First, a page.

Henry A. Crumpton: The Art of Intelligence: Lessons from a Life in the CIA Clandestine Service
An impressionably bold and impassioned look at the role of intelligence from the turn of the 20th century, through the immediate aftermath of 9/11, and to the future of the 21st century. Crumpton writes from an experienced and learned perspective, and he doesn’t fall into the trap of simply writing an anecdotally engaging but strategically vapid memoir.
The book’s main triumph is its analysis of nonstate actors and asymmetrical conflict. Crumpton doesn’t hold back in his criticism of the more archaic 20th-century governance, military and intelligence structures that in many ways still pervade, and he also is equally cognizant of his own areas of weakness (although as his career builds outside of just the Clandestine Service and into NR and his Ambassador-at-Large rank, those weaknesses began to minimize).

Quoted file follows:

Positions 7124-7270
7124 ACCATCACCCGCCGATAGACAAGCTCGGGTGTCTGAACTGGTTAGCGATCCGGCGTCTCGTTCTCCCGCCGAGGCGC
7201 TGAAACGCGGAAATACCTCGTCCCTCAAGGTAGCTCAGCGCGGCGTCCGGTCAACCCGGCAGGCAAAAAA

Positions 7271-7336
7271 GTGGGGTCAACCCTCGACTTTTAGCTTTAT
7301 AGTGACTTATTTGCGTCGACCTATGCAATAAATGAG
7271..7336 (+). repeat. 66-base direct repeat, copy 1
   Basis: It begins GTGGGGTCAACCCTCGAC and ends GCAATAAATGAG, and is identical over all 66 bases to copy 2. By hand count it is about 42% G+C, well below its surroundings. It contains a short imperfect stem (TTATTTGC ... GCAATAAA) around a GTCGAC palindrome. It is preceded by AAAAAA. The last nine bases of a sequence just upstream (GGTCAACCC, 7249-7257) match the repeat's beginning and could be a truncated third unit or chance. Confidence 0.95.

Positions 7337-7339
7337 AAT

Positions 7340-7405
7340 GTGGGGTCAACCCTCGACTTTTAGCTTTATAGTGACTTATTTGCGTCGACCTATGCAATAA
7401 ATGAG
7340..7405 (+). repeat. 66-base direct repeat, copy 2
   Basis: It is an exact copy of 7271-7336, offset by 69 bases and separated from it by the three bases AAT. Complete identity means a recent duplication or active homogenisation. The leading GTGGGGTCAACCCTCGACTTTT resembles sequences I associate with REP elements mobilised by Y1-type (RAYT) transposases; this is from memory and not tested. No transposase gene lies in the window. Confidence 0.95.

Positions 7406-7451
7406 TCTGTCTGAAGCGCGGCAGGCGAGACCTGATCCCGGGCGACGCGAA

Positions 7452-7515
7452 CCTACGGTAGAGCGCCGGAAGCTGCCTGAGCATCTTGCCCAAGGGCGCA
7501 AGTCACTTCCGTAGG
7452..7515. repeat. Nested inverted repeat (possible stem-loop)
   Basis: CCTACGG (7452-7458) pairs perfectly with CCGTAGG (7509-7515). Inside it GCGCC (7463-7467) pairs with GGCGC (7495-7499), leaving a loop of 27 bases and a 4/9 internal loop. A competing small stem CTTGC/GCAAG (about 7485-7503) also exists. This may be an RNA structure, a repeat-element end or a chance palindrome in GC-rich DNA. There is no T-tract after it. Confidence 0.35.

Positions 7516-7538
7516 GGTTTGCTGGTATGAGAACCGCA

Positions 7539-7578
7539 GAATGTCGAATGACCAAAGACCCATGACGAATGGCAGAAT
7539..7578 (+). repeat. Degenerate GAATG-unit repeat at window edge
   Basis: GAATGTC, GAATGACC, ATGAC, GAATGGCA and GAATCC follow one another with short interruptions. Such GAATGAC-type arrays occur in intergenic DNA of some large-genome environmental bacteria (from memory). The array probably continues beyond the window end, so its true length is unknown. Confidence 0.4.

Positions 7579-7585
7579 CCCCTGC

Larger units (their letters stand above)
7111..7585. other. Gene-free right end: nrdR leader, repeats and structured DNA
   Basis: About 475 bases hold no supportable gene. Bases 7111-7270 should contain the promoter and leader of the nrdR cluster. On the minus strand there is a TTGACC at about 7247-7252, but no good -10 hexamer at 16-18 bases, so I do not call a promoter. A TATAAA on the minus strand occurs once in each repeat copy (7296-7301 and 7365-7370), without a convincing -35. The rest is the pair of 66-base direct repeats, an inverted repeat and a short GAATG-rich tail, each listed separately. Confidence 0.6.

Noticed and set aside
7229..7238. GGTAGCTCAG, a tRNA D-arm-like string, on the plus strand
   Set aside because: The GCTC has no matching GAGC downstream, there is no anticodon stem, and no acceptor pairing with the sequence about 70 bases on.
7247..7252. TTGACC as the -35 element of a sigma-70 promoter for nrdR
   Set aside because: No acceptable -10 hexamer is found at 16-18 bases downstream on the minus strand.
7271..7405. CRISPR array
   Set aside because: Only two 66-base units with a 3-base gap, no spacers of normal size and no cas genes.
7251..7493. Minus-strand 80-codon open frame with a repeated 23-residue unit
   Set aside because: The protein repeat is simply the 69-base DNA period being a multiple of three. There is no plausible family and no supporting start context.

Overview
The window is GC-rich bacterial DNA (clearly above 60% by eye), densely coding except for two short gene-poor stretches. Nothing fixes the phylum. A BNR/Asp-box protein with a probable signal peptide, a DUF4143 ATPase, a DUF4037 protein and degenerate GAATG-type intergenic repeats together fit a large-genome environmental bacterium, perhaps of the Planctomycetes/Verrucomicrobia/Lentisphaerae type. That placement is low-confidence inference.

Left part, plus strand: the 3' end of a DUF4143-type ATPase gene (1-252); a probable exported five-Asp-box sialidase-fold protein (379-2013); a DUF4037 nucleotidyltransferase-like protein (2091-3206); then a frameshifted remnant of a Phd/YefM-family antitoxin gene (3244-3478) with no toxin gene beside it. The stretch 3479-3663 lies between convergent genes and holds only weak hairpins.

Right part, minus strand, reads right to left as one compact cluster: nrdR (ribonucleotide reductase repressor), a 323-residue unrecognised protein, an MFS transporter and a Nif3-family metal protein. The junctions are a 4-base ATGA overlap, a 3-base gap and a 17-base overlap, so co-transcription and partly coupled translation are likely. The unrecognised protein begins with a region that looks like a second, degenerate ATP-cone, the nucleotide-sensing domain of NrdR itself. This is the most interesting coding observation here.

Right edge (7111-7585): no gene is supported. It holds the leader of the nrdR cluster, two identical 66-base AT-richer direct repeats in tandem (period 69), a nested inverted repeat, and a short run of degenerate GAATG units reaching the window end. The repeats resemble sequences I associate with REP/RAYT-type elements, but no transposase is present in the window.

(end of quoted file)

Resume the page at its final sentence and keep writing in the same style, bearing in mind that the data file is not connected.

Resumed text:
Outside of the book’s academic and intellectual value, it was just flat-out-entertaining. There is an honorable directness to it; Crumpton says what he thinks about senior officials he disagreed with, doesn’t overly glamorize the service, and might have a future in comedy if he needs to supplement his day-job.